Australia Ranks 20th in World Competitiveness


Workplace Relations and Bureaucracy have lead to business concerns which affected Australia’s ranking in the Global Competitiveness Report, produced by the World Economic Forum (WEF).

With an unchanged score from last year, Australia dropped four spots to 20th place as other countries move ahead.

“The ranking is unchanged from last year. Among the issues revealed by the survey data were heightened business concerns about deteriorating workplace relations and inefficient government bureaucracies,”  said Chief Executive, of Australian Industry Group, Innes Willox.

Switzerland had retained its 1st place position again, as a result of its continuing strong performance across the board. With the country’s most notable strengths relating to innovation, technological readiness, and labor market efficiency.

Picture:The Global Competitiveness Report 2011-2012

The report revealed, Switzerland’s governance structures ensure a level playing field, enhancing business confidence; these include an independent judiciary, a strong rule of law, and a highly accountable public sector, (report).

Maintaining the lead among Asian economies was Singapore, which moved up one place to 2nd position. The country’s institutions continue to be assessed as the best in the world, ranked 1st for their lack of corruption and government efficiency.


“Australia’s labour market efficiency was ranked 42nd out of the 144 countries surveyed, down from 13th in 2011-12. In fact, when asked to select the top five problematic areas, one in five Australian companies (20.3%) saw restrictive labour regulations as the top difficulty in doing business here. This is up from 16.6% last year and 13.1% in 2010-11. This outcome should resonate with the Government and the Opposition as they consider their response to the Fair Work Act review.

“It is concerning that a number of competitiveness indicators have fallen in recent years and are now well below OECD averages,” said Innes Willox.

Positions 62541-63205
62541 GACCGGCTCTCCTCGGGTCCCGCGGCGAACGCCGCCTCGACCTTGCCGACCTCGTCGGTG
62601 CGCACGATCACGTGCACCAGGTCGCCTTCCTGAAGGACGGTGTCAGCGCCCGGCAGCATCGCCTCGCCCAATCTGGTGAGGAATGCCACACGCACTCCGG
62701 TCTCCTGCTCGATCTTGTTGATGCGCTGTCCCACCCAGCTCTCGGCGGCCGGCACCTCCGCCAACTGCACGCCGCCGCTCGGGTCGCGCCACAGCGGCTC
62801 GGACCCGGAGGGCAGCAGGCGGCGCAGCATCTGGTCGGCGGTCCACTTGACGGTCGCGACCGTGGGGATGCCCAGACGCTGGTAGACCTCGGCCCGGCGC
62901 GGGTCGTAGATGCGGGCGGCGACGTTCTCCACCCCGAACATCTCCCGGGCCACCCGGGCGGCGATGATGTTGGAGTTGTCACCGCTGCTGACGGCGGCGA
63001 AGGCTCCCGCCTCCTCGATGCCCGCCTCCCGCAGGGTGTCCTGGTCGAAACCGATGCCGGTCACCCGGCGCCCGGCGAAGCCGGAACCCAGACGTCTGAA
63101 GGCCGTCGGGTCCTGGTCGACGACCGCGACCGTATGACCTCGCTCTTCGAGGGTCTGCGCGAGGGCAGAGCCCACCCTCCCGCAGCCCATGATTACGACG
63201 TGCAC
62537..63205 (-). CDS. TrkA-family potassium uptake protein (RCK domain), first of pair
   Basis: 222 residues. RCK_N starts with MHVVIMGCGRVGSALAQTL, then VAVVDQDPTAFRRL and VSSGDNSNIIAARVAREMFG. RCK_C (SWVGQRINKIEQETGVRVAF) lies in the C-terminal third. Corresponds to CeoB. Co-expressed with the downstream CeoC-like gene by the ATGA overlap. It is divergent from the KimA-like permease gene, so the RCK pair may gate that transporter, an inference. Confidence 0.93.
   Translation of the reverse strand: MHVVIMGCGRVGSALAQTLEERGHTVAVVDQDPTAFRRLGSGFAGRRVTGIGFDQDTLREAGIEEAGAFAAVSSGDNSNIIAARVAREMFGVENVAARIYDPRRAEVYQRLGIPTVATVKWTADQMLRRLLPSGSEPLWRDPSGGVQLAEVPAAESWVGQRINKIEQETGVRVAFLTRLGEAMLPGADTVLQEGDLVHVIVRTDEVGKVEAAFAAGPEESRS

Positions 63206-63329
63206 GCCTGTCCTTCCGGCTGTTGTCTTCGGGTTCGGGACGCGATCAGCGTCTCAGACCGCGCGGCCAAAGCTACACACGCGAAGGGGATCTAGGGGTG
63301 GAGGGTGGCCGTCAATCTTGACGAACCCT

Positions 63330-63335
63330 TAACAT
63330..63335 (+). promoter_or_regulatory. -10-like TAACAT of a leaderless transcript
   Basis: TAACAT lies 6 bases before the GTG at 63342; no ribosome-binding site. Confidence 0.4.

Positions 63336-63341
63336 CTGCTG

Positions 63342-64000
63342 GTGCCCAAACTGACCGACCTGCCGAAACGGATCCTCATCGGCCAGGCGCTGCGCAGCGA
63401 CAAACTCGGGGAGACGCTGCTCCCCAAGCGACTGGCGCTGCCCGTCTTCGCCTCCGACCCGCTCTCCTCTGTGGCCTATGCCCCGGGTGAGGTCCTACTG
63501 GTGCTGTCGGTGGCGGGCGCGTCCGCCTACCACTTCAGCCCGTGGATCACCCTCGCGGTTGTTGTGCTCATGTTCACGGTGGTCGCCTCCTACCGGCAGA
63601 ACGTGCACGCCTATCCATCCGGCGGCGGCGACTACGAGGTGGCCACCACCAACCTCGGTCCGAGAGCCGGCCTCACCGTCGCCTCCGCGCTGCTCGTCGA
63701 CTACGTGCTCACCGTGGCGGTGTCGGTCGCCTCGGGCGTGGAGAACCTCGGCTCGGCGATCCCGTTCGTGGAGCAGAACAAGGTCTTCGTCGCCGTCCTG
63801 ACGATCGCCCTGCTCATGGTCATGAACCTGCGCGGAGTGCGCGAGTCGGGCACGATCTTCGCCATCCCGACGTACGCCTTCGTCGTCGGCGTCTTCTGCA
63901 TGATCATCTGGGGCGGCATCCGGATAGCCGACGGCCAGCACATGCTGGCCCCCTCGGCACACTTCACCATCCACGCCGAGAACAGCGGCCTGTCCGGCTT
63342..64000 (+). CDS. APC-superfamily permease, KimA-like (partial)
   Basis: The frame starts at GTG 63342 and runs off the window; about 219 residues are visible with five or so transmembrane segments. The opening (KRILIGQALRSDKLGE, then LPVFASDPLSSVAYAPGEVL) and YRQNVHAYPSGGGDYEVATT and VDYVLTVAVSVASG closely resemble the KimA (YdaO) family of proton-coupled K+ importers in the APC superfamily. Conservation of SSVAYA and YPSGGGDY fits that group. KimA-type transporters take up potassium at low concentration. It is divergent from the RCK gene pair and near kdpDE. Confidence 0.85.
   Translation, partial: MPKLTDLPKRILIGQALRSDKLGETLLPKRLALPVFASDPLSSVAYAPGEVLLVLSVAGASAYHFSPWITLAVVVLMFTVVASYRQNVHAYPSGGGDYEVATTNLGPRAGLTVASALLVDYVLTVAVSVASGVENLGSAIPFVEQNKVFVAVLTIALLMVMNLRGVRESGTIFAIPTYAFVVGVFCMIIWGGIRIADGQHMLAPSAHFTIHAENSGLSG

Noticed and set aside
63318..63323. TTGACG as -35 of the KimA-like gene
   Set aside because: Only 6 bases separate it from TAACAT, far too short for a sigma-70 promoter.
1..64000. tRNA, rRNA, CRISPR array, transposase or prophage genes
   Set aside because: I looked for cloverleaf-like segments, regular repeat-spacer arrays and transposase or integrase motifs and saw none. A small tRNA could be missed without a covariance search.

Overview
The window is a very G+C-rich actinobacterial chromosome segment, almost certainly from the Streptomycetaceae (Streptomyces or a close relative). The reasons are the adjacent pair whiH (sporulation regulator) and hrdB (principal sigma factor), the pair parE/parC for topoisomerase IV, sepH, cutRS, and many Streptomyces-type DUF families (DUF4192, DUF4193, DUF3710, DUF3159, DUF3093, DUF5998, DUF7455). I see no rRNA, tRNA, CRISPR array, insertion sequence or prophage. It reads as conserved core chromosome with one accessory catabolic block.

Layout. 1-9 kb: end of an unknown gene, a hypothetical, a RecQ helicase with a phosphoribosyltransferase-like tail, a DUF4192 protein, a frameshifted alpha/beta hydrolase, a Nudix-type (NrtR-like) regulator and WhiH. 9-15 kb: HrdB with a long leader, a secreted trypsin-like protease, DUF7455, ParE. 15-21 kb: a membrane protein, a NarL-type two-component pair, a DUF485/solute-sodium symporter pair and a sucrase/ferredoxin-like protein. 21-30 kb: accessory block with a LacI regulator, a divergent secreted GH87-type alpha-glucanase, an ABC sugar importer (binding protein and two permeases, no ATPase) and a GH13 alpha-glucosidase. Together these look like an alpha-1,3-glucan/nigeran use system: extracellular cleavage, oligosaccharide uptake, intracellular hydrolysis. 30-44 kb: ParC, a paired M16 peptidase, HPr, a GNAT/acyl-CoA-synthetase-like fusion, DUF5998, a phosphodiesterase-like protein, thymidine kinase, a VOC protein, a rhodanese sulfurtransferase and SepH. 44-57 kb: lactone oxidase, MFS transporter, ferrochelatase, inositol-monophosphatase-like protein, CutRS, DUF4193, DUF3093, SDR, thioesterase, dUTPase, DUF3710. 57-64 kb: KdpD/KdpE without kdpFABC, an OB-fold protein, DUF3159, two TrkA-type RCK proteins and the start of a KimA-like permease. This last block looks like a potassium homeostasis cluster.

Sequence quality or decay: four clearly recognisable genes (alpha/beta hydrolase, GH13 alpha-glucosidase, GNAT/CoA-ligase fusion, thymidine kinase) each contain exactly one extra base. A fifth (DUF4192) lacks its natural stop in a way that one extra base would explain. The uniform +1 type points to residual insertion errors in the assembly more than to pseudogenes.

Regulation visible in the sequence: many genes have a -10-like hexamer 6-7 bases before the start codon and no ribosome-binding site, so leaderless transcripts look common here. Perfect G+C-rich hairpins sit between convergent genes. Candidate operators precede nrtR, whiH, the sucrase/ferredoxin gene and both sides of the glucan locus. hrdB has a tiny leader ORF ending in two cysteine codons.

Australian Industry Group, a Partner Institute of the World Economic Forum’s Global Competitiveness Network, revealed the areas where Australia slipped:

  • 123rd for the flexibility of our wage determination system, down from 110th in 2010-11;
  • 103rd for the effectiveness of our taxation system, down from 66th in 2010-11;
  • 96th for the burden of government regulation, down from 60th in 2010-11;
  • 58th for government procurement of advanced technology products, down from 37th in 2010-11; and
  • 56th for the effectiveness of government services for improving business performance.

“These results highlight the pressing need to improve key areas including: industrial relations, taxation, business regulation, and in building business capabilities to lift the competitiveness of Australian businesses.

“There are, however, some important bright lights in the survey and Australia continues to be a world leader in a number of key areas,” Mr Willox said.

For example, Australia ranks:

  • 1st for secondary education enrolment rates;
  • 5th for the soundness of our banks;
  • 6th for the intensity of local competition; and
  • 7th for the quality of our scientific research institutions. (Australian Industry Group)

The full Global Competitiveness Report 2012-2013 can be found at and will be available from 4pm on September 5.